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(438) Pasteurella multocida bacteria are commonly involved in respiratory disease in pigs and they may be toxin-producing or non-toxin-producing strains. Either can cause pneumonia in their own right but the non toxin ones are common secondary opportunist invaders associated with primary EP or PRRS infections. Pasteurella multocida type A causes pneumonia.

Clinical signs

Acute disease
This is characterised by severe sudden pneumonia affecting all the lung tissue, high temperatures and high mortality. Pigs show rapid breathing, discoloured skin particularly on the extremities of the ears and they are toxic.

Sub acute disease
In this form the pneumonia is less severe but often complicated by pericarditis (heart sac inflammation) and pleurisy. Coughing and emaciation are also common clinical features. The condition usually affects pigs between 10 and 18 weeks of age.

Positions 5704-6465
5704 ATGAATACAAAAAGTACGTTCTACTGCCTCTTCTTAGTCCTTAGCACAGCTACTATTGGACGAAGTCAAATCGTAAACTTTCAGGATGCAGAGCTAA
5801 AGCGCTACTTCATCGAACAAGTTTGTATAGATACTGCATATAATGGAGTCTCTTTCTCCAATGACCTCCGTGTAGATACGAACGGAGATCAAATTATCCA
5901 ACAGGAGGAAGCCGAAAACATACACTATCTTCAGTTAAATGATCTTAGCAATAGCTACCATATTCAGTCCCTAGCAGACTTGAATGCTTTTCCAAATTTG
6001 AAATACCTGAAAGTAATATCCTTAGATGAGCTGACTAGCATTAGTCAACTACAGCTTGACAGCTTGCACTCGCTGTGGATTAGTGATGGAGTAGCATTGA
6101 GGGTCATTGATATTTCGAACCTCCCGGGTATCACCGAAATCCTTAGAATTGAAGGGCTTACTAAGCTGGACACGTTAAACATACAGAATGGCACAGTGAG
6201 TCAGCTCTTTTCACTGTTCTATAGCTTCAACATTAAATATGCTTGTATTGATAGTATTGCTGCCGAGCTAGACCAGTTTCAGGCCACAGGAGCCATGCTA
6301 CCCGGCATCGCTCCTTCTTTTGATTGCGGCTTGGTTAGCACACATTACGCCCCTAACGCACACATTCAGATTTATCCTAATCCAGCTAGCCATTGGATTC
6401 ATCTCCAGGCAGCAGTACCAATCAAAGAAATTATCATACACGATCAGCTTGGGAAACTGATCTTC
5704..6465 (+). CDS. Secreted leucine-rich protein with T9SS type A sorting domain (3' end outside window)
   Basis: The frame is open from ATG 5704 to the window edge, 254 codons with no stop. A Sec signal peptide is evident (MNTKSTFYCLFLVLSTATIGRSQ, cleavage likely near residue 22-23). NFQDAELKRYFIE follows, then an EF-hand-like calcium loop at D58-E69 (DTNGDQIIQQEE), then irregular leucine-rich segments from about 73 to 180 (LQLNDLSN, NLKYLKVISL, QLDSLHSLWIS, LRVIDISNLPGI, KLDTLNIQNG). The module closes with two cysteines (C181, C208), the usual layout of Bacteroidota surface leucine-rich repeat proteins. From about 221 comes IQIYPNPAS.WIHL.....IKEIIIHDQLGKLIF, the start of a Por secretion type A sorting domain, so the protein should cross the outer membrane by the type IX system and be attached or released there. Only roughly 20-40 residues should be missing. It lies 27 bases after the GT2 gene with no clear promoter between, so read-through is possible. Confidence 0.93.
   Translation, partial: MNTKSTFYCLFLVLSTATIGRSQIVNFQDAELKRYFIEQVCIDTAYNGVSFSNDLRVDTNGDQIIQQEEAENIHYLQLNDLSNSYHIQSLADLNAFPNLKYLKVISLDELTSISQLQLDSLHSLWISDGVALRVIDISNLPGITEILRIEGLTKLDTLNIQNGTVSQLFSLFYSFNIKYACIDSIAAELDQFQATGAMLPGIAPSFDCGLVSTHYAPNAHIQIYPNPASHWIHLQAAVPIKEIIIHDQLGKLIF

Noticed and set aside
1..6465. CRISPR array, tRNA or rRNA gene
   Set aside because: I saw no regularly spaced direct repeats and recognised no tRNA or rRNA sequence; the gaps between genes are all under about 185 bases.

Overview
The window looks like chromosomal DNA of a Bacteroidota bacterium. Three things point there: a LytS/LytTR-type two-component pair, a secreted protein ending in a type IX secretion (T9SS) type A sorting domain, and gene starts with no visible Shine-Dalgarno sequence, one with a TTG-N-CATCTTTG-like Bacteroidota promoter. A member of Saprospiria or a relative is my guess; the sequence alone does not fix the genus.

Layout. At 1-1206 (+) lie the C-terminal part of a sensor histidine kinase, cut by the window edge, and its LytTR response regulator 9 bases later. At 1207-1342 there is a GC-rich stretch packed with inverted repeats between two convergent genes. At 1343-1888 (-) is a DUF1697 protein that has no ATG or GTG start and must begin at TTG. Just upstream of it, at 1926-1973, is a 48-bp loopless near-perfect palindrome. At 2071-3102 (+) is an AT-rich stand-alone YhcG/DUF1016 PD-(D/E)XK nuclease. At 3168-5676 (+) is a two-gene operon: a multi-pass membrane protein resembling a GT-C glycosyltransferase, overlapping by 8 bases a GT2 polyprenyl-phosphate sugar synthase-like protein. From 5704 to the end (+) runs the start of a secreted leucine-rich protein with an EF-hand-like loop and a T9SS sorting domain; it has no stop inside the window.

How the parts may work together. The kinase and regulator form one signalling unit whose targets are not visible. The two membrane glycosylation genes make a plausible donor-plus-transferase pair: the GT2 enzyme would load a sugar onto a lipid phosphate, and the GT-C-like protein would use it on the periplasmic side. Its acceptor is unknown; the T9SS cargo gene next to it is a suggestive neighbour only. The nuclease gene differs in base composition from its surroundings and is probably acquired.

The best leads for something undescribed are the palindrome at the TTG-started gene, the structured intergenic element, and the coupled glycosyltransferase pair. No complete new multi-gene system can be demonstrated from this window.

This is carried out by post-mortem examination and isolation of the organism from the lungs.


  • Because the organism is usually secondary to a more specific disease antibiotic treatments should follow as for enzootic pneumonia.
Management control and prevention
  • Carry out procedures as described under respiratory diseases and control strategies.
  • Vaccines are available but are not very effective.
  • EP vaccination often prevents the pasteurella invading the lungs.

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